Predictors of emergency service use in adolescents and adults with autism spectrum disorder living with family
Weiss, Jonathan A.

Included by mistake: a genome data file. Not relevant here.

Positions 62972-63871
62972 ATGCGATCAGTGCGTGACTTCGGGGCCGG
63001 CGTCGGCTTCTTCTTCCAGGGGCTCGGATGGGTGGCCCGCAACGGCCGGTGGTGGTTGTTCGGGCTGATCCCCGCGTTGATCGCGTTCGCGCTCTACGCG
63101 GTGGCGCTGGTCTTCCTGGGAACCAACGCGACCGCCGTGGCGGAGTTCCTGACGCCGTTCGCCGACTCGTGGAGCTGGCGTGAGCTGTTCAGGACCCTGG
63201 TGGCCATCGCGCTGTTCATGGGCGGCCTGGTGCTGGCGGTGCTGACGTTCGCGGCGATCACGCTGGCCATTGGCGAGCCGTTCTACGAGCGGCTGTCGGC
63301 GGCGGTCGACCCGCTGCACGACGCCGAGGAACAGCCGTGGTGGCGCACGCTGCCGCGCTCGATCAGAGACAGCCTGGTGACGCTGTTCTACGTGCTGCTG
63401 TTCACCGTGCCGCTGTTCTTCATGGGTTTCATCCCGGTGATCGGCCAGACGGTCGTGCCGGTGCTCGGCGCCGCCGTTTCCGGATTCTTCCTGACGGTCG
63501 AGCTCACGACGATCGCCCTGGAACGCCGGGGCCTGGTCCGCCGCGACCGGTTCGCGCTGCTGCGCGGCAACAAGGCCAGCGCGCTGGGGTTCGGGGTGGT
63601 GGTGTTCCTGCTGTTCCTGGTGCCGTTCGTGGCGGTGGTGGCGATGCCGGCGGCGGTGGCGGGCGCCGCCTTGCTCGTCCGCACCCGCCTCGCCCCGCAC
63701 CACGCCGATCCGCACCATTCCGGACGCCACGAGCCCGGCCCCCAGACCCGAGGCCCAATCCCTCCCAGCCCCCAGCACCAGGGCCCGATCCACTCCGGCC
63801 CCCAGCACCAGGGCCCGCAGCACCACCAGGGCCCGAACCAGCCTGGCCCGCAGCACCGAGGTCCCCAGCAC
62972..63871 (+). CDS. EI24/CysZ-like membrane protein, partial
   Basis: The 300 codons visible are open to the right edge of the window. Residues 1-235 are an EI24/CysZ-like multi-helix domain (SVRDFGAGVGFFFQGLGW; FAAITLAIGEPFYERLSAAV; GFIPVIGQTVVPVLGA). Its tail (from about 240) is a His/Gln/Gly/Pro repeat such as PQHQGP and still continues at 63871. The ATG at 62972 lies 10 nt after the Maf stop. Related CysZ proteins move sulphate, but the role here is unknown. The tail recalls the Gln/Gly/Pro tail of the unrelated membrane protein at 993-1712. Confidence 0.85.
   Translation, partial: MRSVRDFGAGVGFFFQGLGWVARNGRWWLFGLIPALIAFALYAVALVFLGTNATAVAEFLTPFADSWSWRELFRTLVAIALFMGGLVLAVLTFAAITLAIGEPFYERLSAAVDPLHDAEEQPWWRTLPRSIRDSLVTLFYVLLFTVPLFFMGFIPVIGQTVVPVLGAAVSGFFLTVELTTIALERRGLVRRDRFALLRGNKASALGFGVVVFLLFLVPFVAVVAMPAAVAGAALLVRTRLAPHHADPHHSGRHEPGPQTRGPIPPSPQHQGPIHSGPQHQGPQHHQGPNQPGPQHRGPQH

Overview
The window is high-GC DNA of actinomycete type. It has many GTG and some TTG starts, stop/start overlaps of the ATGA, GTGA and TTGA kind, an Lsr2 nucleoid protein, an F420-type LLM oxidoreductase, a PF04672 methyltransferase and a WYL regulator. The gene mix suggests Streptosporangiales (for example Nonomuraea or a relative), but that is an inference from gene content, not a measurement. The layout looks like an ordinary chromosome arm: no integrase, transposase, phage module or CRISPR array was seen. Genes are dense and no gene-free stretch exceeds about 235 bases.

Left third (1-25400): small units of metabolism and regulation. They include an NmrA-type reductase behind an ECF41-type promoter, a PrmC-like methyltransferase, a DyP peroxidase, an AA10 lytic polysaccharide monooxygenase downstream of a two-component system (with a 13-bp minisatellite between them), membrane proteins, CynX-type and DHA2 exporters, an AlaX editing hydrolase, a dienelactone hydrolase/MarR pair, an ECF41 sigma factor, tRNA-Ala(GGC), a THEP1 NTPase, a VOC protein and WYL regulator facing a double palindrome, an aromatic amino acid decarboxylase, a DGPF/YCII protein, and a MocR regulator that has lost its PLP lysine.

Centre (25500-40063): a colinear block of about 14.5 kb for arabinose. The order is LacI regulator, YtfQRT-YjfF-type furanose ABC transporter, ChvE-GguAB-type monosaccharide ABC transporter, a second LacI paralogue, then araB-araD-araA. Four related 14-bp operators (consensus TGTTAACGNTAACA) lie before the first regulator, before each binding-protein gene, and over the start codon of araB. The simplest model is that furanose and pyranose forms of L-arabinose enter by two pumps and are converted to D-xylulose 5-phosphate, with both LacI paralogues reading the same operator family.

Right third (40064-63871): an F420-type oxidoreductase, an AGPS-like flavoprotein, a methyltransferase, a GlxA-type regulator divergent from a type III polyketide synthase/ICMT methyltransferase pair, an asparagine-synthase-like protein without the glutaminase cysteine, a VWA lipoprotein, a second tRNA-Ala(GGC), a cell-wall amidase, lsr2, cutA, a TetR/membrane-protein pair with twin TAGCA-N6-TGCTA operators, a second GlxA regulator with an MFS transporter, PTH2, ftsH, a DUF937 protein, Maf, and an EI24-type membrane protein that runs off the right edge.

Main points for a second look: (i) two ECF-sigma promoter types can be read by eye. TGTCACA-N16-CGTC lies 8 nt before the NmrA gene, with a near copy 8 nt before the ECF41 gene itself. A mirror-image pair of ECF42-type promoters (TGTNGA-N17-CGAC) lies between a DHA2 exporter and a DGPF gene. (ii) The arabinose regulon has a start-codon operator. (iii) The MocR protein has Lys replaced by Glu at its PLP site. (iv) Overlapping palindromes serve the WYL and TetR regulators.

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Introduction. The use of emergency services among adolescents and adults with autism spectrum disorder (ASD) transitioning into adult health services has not been well described. Objectives. To describe emergency service use including emergency departments, paramedics, and police involvement among adolescents and adults with ASD and to examine predictors of using emergency services. Methods. Caregivers of 396 adolescents and adults with ASD were recruited through autism advocacy agencies and support programs in Ontario to complete a survey about their child’s health service use. Surveys were completed online, by mail and over the phone between December 2010 and October 2012. Parents were asked to describe their child’s emergency service use and provide information about potential predictive factors including predisposing, enabling and clinical need variables. Results. According to parents, 13% of their children with ASD used at least one emergency service in a two-month period. Sedation or restraints were used 23% of the time. A combination of need and enabling variables predicted emergency service use, with previous ED use in the last year (OR 3.4, 95% CI 1.7 to 6.8), a history of hurting others (OR 2.3, 95% 1.2 CI to 4.7) and having no structured daytime activities (OR 3.2, 95% CI 1.4 to 7.0) being the strongest multivariate predictors in the model. Conclusions. Patients with ASD and their families are likely to engage with paramedics, or police or visit the ED. Further education and support to families and emergency clinicians is needed to improve and, when possible, prevent such occurrences.